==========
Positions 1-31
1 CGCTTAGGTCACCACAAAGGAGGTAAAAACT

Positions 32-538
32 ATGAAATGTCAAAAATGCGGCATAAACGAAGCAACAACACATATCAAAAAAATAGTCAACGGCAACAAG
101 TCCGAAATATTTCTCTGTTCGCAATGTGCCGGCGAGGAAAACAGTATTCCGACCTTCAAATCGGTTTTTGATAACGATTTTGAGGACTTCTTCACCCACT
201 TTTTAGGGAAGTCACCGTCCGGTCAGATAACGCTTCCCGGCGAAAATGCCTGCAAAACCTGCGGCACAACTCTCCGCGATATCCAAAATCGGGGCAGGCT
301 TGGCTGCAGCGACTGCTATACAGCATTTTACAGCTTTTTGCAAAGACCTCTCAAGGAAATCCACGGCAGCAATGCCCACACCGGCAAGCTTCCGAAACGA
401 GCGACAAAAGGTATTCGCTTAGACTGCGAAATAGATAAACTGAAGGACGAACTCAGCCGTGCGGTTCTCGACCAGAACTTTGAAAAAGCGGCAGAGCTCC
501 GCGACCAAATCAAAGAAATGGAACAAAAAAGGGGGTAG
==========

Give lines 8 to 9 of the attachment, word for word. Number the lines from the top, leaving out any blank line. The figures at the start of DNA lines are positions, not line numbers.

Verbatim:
401 GCGACAAAAGGTATTCGCTTAGACTGCGAAATAGATAAACTGAAGGACGAACTCAGCCGTGCGGTTCTCGACCAGAACTTTGAAAAAGCGGCAGAGCTCC
501 GCGACCAAATCAAAGAAATGGAACAAAAAAGGGGGTAG